Poorly absorbed carbohydrates (PAC): A case control study between Irritable Bowel Syndrome patients and healthy volunteers
1st October 2015 - ongoing
Specialism: Lower GI.
Team: Professor Robin Spiller.
Fermentable Oligo-di-monosaccharide and Polyols (FODMAP) is a group of poorly absorbed, short-chain carbohydrates that has been found to trigger gastrointestinal symptoms in Irritable Bowel Syndrome patients. They are comprised of free fructose, lactose, oligosaccharides and polyols. FODMAPs are highly osmotic, poorly absorbed and undergo rapid fermentation in the large intestine to produce hydrogen, carbon dioxide, and short chain fatty acids. As a result, this induces functional gut symptoms such as diarrhoea, bloating and abdominal discomfort. Due to the combined effect of FODMAPs on functional gut symptoms, dietary intervention is initially targeted at lowering the amount of FODMAPs, followed by gradual reintroduction into the diet to avoid excluding foods which do not provoke symptoms. In addition, the low FODMAP diet has been successful in reducing symptoms in IBS patients as demonstrated by several randomised controlled trials.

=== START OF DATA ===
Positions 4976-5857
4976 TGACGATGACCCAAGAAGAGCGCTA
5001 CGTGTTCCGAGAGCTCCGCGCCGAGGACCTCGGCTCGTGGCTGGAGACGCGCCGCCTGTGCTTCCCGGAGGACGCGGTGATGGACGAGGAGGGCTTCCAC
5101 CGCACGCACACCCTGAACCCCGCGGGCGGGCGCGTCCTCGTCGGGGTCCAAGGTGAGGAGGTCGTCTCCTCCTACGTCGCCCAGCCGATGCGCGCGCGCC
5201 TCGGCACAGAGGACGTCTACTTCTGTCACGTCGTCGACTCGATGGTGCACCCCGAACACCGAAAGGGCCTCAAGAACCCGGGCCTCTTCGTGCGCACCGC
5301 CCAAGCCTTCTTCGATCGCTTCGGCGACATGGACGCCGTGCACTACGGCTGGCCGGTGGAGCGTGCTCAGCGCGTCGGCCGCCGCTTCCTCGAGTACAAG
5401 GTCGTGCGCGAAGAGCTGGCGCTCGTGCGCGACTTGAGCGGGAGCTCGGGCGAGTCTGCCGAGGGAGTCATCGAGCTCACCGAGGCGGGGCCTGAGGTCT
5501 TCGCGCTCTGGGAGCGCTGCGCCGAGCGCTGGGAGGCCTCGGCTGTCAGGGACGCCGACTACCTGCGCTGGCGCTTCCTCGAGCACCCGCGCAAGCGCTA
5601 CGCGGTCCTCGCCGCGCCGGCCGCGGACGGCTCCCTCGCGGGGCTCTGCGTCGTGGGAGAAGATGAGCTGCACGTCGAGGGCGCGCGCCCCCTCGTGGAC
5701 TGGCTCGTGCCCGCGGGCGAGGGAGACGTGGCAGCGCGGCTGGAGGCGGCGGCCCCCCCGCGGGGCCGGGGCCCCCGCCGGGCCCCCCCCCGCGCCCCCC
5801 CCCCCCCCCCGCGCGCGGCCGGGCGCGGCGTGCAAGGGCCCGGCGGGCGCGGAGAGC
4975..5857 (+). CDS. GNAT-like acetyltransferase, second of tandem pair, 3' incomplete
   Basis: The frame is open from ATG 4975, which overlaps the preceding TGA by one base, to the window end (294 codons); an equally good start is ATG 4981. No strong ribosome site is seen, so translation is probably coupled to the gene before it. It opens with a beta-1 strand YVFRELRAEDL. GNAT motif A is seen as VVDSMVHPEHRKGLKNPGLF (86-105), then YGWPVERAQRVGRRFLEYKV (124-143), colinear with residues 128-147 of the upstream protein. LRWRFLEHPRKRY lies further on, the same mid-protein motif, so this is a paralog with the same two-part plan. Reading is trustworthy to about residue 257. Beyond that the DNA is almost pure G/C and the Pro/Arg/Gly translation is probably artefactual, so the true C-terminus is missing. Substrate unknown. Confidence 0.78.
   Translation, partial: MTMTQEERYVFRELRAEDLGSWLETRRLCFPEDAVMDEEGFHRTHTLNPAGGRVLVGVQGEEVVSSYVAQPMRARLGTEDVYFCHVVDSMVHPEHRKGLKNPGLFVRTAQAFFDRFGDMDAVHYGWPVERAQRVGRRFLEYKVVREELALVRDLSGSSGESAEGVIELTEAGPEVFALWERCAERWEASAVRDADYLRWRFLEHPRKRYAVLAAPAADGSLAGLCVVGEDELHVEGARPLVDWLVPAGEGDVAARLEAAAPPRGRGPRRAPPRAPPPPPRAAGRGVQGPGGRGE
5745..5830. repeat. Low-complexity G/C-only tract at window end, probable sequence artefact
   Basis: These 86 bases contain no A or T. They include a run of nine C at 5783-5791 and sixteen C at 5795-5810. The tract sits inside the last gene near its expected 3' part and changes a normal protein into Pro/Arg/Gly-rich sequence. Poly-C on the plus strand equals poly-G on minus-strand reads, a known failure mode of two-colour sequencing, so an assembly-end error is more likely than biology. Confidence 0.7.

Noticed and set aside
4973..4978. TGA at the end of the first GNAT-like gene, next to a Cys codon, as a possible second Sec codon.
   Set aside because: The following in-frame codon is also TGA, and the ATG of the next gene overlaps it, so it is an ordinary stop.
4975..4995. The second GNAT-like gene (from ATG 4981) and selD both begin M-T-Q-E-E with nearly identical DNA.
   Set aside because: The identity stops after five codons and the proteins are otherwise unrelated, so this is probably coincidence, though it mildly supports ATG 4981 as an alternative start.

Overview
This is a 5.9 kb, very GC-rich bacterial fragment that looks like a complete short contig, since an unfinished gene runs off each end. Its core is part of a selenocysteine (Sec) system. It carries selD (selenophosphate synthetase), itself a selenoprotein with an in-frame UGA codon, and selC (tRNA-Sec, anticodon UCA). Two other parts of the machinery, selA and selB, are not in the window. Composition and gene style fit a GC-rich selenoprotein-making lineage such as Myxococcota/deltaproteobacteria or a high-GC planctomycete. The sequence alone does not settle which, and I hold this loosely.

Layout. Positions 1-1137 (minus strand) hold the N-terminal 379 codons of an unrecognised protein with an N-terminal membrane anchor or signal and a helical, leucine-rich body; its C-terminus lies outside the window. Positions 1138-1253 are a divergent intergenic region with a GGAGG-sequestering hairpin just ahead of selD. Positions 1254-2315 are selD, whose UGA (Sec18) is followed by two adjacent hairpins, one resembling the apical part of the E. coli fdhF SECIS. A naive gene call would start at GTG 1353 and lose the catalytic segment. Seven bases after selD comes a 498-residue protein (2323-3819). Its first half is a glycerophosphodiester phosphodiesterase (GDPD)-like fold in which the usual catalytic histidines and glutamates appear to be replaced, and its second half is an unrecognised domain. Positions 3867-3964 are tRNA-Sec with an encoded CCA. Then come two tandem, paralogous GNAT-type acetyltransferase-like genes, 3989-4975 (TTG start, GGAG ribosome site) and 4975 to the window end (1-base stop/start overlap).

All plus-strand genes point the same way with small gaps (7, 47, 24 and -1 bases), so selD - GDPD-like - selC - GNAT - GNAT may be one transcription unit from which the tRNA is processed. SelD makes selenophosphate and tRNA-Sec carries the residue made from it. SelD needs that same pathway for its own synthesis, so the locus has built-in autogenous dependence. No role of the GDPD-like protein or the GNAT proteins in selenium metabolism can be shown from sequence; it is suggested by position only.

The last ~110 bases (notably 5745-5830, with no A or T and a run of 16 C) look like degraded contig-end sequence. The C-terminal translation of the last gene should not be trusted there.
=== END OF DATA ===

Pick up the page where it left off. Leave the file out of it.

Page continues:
Current population studies involving IBS patients and healthy volunteers have measured macronutrient and micronutrient content of the diet. Meanwhile, other studies have focused on the dietary perceptions and food avoidance between these groups to alleviate gastrointestinal symptoms. These initial investigations were useful as they probed into the dietary habits of IBS patients. However, due to poor study design and dietary assessment methods, the results are debatable in showing a difference in intake between two groups as well as self-reported food intolerance. Additionally, there was no attempt to measure FODMAP intakes in these studies. A recent study in the United Kingdom did measure FODMAP intake in IBS patients taking a habitual diet. However, there is no recent data on average FODMAP intake in IBS patients compared to that of a healthy population.
Therefore our primary aim is to assess dietary FODMAP intake and compare it between Irritable Bowel Syndrome patients and healthy volunteers. Our secondary aim is to compare perceived self-reported food intolerance with actual intake and symptoms.
|Professor Robin Spiller||Robin's main interest is in the pathophysiology of functional GI diseases, particularly focusing on the role of infection and inflammation and alterations in serotonin metabolism in the irritable bowel syndrome. He has twice edited the British Society of…|